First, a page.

Best ResponseYou've already chosen the best response.2how did you solve for y ?

EulerGroupie
 one year ago
Best ResponseYou've already chosen the best response.1haha... plugged in lambda=1/4

alffer1
 one year ago
Best ResponseYou've already chosen the best response.1um...I plugged in L = 1/4, got 2y = (y/2) 1

EulerGroupie
 one year ago
Best ResponseYou've already chosen the best response.11/4 would work for the x equation too, huh?

alffer1
 one year ago
Best ResponseYou've already chosen the best response.1Where on earth did the negative come from?

alffer1
 one year ago
Best ResponseYou've already chosen the best response.1oh I see what you mean

alffer1
 one year ago
Best ResponseYou've already chosen the best response.1since x is 0, the sign of Lambda doesn't matter...

EulerGroupie
 one year ago
Best ResponseYou've already chosen the best response.1maybe/ maybe not... but I think that when you divide out the x, you eliminate solutions.

EulerGroupie
 one year ago
Best ResponseYou've already chosen the best response.1Not to confuse the discussion, but I think there are two maximums.

TuringTest
 one year ago
Best ResponseYou've already chosen the best response.2see, you need to plug in that x value into the restraint, using that value of lambda 2x = L(8x) > L=1/4, x=0 2y = L(2y4) > y2=y/L 2z = L(2z2) > z1=z/L plug these into 4x^2+(y2)^2+(z1)^2=4 now look how we can rewrite the restraint:

TuringTest
 one year ago
Best ResponseYou've already chosen the best response.2well we need to deal with L first

TuringTest
 one year ago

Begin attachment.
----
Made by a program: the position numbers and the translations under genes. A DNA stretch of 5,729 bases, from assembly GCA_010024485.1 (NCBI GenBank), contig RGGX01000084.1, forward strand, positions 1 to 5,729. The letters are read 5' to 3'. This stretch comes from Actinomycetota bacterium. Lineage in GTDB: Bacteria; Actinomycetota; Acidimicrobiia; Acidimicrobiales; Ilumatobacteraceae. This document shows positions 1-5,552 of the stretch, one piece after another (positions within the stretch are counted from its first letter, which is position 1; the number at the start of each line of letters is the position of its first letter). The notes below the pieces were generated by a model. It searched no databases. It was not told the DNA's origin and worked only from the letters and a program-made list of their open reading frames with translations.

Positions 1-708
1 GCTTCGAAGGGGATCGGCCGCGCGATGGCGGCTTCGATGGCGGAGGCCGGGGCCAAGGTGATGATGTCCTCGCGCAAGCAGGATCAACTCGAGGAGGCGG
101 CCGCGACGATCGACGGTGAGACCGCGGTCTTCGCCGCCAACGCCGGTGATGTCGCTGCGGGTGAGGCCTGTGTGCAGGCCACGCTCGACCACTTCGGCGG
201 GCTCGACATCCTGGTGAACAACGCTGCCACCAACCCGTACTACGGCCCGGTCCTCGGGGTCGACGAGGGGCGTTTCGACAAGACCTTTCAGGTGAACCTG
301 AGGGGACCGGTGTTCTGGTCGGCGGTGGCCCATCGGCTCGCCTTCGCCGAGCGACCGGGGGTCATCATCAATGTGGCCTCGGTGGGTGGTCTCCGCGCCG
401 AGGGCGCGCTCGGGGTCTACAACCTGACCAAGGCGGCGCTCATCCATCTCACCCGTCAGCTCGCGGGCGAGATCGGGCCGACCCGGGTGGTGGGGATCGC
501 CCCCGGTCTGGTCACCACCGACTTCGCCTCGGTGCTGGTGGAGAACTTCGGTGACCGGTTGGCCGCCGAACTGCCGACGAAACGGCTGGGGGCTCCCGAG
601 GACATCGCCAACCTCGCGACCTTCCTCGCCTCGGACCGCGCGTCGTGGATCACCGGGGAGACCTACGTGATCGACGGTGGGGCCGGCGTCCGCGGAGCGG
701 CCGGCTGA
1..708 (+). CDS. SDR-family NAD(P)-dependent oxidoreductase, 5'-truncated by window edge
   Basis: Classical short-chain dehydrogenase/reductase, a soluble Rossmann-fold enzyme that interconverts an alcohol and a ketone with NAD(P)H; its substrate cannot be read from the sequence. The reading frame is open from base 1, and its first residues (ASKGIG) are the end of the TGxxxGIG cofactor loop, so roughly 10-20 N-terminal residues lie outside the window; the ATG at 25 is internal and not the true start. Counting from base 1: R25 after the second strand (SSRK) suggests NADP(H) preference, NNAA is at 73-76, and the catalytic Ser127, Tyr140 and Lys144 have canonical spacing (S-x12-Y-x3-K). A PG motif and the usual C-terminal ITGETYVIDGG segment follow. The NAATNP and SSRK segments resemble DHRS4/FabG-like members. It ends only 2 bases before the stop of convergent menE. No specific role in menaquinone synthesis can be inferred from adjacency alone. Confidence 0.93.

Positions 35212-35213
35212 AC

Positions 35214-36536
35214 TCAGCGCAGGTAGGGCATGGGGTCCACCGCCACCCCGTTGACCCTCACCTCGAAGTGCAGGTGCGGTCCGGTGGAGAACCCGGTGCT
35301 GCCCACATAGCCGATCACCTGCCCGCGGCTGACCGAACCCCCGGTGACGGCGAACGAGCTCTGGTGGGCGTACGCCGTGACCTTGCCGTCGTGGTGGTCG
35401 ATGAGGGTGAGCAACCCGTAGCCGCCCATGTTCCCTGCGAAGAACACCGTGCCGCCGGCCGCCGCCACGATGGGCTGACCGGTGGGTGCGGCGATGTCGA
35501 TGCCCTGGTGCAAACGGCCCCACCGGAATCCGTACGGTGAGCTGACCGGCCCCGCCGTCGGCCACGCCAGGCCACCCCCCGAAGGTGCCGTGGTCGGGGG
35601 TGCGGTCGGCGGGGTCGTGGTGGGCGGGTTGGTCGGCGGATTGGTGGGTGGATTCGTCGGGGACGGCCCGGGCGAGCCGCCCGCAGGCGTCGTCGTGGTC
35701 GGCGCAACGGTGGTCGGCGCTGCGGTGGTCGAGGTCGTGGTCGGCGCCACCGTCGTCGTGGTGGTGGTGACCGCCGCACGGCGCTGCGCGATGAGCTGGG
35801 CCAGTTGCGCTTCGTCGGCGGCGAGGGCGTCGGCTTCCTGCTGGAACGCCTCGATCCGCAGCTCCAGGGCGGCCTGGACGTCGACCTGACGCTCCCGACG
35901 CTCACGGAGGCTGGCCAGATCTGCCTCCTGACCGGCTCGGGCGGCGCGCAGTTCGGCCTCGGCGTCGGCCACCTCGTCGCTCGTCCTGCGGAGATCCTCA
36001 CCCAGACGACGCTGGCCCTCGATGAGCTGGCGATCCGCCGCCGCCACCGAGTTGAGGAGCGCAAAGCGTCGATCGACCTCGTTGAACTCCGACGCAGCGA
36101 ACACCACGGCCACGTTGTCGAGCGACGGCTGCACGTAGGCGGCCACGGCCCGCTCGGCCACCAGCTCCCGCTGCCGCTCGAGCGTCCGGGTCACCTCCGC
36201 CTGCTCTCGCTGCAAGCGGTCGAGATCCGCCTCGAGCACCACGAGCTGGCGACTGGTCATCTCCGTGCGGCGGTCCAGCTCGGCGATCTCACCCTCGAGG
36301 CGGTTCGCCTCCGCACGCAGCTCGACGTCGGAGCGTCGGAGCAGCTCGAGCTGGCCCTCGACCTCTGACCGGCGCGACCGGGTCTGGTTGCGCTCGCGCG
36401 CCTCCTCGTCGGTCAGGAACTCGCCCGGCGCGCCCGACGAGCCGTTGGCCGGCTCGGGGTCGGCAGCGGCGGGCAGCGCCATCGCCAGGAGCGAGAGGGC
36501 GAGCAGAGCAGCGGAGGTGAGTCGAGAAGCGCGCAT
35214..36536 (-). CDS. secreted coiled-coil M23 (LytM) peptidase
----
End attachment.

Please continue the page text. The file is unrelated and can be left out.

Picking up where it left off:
Best ResponseYou've already chosen the best response.2L=1/4 so 64=y^2+z^2=8^2

TuringTest
 one year ago
Best ResponseYou've already chosen the best response.2now we need a way to represent y in terms of z or vice versa

TuringTest
 one year ago
Best ResponseYou've already chosen the best response.2or not... but that's the plan

alffer1
 one year ago
Best ResponseYou've already chosen the best response.1ok I'm working this out...

TuringTest
 one year ago
Best ResponseYou've already chosen the best response.2yeah that works\[\lambda={y\over y1}={z\over z1}\]

EulerGroupie
 one year ago
Best ResponseYou've already chosen the best response.1I think that might be y2 instead of y1

TuringTest
 one year ago
Best ResponseYou've already chosen the best response.2also it should be y^2+z^2=1/4 after multiplying by L^2 this is why we always need extra eyes on these things!

EulerGroupie
 one year ago
Best ResponseYou've already chosen the best response.1I was just looking at that... thank goodness you saw it too.

alffer1
 one year ago
Best ResponseYou've already chosen the best response.1wait, now are we supposed to solve for y and z?

EulerGroupie
 one year ago
Best ResponseYou've already chosen the best response.1yeah, this is crazy. I've filled pages with mostly garbage.

TuringTest
 one year ago
Best ResponseYou've already chosen the best response.2that's what i get, so plugging that into the restraint gives you...?

alffer1
 one year ago
Best ResponseYou've already chosen the best response.1z = sqrt(20)/20 y = sqrt(20)/10

alffer1
 one year ago
Best ResponseYou've already chosen the best response.1those are both positive negative by the way

TuringTest
 one year ago
Best ResponseYou've already chosen the best response.2yeah that's what I get, though I am disturbed that wolfram disagrees

TuringTest
 one year ago
Best ResponseYou've already chosen the best response.2oh I see, we should have just plugged this directly into the original restraint with x=0 4=(y2)^2+(z1)^2

alffer1
 one year ago
Best ResponseYou've already chosen the best response.1oh oh ok that makes more sense

TuringTest
 one year ago
Best ResponseYou've already chosen the best response.2went a little overboard trying to simplify I guess

alffer1
 one year ago
Best ResponseYou've already chosen the best response.1ok gotta go. Thanks so much!

TuringTest
 one year ago
Best ResponseYou've already chosen the best response.2with the +/ you have your max and min of course welcome!

EulerGroupie
 one year ago
Best ResponseYou've already chosen the best response.1Thanks for brushing out some cobwebs... more to go.

TuringTest
 one year ago
Best ResponseYou've already chosen the best response.2ikr? seems like history...